I recently started using the Xuron high-durability scissors and fell in love with them, too. I adore being able to cut whatever needs cutting–wire, cord, foil, fibers, even sheet metal–without having to switch to another cutter. I keep these versatile cutters front and center on my table and almost never have to look for another cutting tool. They even have a spring that keeps them open after each cut; you can't imagine how handy that is until you've tried it.

Take a Shortcut or Two

I've shared my love of patinas on metal before, and in the past six months or so, I've really become appreciative of the ability to create the look of time, age, and history on metals quickly and easily. Honestly, it's getting harder and harder to find true old found objects and such in antiques stores, as they've become popular with jewelry makers, crafters, decorators, and all kinds of other folks, making them about as rare as hen's teeth, as Daddy says. All the more reason to appreciate being able to quickly create the look of old aged and weathered metal–and I have two ways to do it.

Our friends at Fusion Beads have introduced me to the new copper patina sheet metal by LillyPilly designs. Created using a combination of "earth, chemicals, and fire" (how fun is that?!), the metal sheets are available in a few dozen varieties (mottled, verde, azul, red wine even!), embossed with texture or not, 24- and 36-gauge sheets. You can cut them, shape them, texture them, fold them, punch them, dome them . . . so many possibilities.

If you've already got the metal shaped to your liking and want to alter it, there's an app-lication for that, too. I discovered Swellegant metal coatings and colorings earlier this year in Tucson. They're made for polymer clay, but they work well on other materials too, including wood, ceramic, resin, plastic, and even metal. There are five metal coatings, so you can give those other materials the look of brass, silver, bronze, copper, or iron. You can stop there (with a sealant) or continue with patina–verdigris, rust, or antiquing. There are also thirteen different dye-oxides that you can also use on the metal coatings or patinas to add a little color, but thinner, more like another patina than a layer of paint. The bottom line is Swellegant coatings are immensely fun and versatile, and you can use them in just about any combination to create nearly limitless metal effects on your jewelry designs–without waiting a hundred years!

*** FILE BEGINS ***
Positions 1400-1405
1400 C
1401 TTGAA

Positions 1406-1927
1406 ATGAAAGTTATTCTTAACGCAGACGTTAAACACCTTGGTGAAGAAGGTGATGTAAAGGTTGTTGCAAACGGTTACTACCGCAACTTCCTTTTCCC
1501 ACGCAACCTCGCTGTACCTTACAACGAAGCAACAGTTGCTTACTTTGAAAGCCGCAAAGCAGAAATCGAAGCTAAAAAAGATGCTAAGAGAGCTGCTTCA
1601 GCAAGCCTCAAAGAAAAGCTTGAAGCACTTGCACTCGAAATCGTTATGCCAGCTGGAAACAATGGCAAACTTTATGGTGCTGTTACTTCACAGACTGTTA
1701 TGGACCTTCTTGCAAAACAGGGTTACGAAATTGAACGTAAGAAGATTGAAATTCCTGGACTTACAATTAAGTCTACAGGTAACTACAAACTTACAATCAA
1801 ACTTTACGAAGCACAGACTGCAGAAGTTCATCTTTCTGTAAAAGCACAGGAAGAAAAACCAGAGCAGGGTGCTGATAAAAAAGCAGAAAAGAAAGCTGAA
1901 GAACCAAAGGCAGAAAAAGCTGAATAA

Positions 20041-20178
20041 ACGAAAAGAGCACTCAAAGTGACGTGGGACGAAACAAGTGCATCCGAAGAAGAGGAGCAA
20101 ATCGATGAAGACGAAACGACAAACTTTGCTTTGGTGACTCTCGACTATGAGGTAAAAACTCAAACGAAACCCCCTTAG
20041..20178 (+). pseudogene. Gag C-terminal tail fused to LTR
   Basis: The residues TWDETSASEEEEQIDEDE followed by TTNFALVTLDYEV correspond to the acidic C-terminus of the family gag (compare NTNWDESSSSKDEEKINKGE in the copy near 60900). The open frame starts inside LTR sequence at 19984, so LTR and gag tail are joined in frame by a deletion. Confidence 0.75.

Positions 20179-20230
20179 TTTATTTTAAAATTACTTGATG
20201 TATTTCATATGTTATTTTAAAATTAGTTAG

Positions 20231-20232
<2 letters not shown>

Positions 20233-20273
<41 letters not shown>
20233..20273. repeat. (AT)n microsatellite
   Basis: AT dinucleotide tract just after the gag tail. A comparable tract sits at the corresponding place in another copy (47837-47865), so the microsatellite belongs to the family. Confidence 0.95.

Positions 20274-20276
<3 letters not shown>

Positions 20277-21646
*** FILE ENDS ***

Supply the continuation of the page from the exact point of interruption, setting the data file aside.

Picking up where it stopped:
Get a close look at some of the Swellegant patinas in Heather Powers' Humblebeads blog.

I'll stop there for now–I can't give away all my secret finds at once! Besides, there's an awesome deal I have to tell you about, too. Our sister site, Beading Daily, is celebrating their fifth birthday! Celebrate with us by taking advantage of some great $5 deals. Download popular eBooks, special issue magazines, and videos for just $5 each–and get a lot of inspiring ways to use your favorite jewelry supplies!

And watch for more great jewelry-making products in the Stuff We Love blog on Jewelry Making Daily!

Learn more about these jewelry-making supplies online:
Swellegant metal coatings and colorings:
Nunn Design Patera Ornate bezels:
Fusion Beads copper patina metal sheets:
Xuron tools:
CraftOptics telescopes: